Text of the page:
I loved my job as editor of the Minot Daily News. I reported to work 20 years ago today thinking I was at the pinnacle of my career and would stay there for many years to come.
North Dakota seemed like the right place for me, even with sub-zero wind chills much of the winter and huge mosquitoes through the summer.
Mimi was a popular columnist and had a thriving freelance writing business. Our sons were doing well in school. We had a nice home on a hill with a lovely view of the city in the valley below. We had fallen in love with Teddy Roosevelt National Park, just a couple hours’ drive away.
My staff was performing good journalism. We were doing watchdog reporting for our community. We were providing a strong editorial voice. We were learning and improving together as journalists.
Other newspapers in North Dakota were noticing the rise of the smallest of the state’s “big four” newspapers (yes, “big” is relative; in most states all of those papers would be mid-sized or small). I had been elected president of the North Dakota Associated Press Managing Editors my first year in the state. My staff won more awards at the North Dakota Newspaper Association’s summer conference than anyone could remember us winning.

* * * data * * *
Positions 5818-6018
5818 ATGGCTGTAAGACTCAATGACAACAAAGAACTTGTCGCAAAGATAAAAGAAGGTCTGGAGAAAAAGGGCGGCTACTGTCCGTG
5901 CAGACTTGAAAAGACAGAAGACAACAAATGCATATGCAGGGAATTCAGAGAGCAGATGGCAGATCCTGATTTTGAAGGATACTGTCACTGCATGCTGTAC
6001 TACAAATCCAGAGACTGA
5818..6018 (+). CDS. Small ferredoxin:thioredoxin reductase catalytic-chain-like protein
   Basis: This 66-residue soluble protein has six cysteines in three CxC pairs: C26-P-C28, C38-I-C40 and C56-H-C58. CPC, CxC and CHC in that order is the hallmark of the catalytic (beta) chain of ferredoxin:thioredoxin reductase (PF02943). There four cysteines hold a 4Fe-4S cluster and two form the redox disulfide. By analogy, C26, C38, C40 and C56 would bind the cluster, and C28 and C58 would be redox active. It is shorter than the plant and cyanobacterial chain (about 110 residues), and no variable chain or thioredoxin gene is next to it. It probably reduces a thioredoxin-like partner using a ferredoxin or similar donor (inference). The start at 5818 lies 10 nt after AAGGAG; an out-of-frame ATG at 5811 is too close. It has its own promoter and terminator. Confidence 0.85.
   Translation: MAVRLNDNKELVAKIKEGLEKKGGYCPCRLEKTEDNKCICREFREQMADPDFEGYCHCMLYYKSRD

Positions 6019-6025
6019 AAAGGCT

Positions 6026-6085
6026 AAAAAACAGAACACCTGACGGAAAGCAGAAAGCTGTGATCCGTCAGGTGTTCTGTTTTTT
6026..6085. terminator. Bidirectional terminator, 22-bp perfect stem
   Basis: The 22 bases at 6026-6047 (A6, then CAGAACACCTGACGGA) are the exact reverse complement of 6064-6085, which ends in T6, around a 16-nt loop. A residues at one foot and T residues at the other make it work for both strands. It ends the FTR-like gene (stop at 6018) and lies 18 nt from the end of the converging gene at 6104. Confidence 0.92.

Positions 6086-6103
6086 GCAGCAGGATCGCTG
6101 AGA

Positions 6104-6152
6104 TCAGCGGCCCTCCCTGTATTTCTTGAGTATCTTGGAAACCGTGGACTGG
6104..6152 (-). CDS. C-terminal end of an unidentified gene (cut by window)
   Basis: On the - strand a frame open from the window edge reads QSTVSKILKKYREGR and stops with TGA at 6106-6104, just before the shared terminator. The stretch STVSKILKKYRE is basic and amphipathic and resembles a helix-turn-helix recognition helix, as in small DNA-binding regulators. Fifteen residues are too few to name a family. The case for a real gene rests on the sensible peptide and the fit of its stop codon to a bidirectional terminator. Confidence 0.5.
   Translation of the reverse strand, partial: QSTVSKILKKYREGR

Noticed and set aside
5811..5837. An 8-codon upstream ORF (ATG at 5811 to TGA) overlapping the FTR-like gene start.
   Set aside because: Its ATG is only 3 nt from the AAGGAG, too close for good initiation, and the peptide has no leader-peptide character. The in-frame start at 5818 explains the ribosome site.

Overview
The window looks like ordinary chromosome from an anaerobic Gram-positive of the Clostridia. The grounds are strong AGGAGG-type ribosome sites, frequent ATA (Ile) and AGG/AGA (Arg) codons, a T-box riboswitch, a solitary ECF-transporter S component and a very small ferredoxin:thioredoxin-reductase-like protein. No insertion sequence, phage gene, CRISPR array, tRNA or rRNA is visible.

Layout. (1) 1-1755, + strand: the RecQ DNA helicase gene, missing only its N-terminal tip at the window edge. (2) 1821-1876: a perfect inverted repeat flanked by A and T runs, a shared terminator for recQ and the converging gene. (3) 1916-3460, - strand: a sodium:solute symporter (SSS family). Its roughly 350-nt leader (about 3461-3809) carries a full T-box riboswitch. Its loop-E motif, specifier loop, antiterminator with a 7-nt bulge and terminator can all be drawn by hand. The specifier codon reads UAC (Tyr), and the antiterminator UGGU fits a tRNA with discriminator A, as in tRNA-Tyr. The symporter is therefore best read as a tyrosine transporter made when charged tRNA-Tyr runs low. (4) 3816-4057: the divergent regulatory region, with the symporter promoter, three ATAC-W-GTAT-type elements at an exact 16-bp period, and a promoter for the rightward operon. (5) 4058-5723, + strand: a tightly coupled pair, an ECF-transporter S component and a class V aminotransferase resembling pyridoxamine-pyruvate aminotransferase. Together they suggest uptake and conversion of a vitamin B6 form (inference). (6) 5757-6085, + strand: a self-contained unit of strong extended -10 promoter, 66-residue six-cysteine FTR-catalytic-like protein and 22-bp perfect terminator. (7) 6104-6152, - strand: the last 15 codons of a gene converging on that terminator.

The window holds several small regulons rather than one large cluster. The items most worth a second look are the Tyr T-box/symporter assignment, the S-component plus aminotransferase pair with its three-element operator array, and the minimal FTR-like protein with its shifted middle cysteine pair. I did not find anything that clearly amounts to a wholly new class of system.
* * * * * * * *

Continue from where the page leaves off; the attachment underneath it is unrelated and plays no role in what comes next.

After tumultuous experiences when afternoon newspapers had died in Des Moines and Kansas City and I questioned decisions by top leaders, I wanted to run a newsroom myself. I had ideas about executive leadership that I wanted to try and they seemed to be working. We had smoothly managed a change earlier in the year from afternoon to morning production. I was enjoying the momentum I felt my career had.
Then I got fired. Twenty years ago today.
I never got a good explanation for the firing, and probably wouldn’t have believed it if I did. In retrospect, I can see clearly that the owners were planning to sell the paper. It was jointly owned by the Buckner News Alliance and Donrey Media, and that partnership was probably never a good idea. Unloading big salaries was part of a plan to make the newspaper more attractive financially to a buyer. In less than a year, the publisher fired the editor, advertising manager, business manager and production manager, replacing us, if at all, with people who clearly made less money. Then the owners sold the paper to Ogden Newspapers, which still owns it.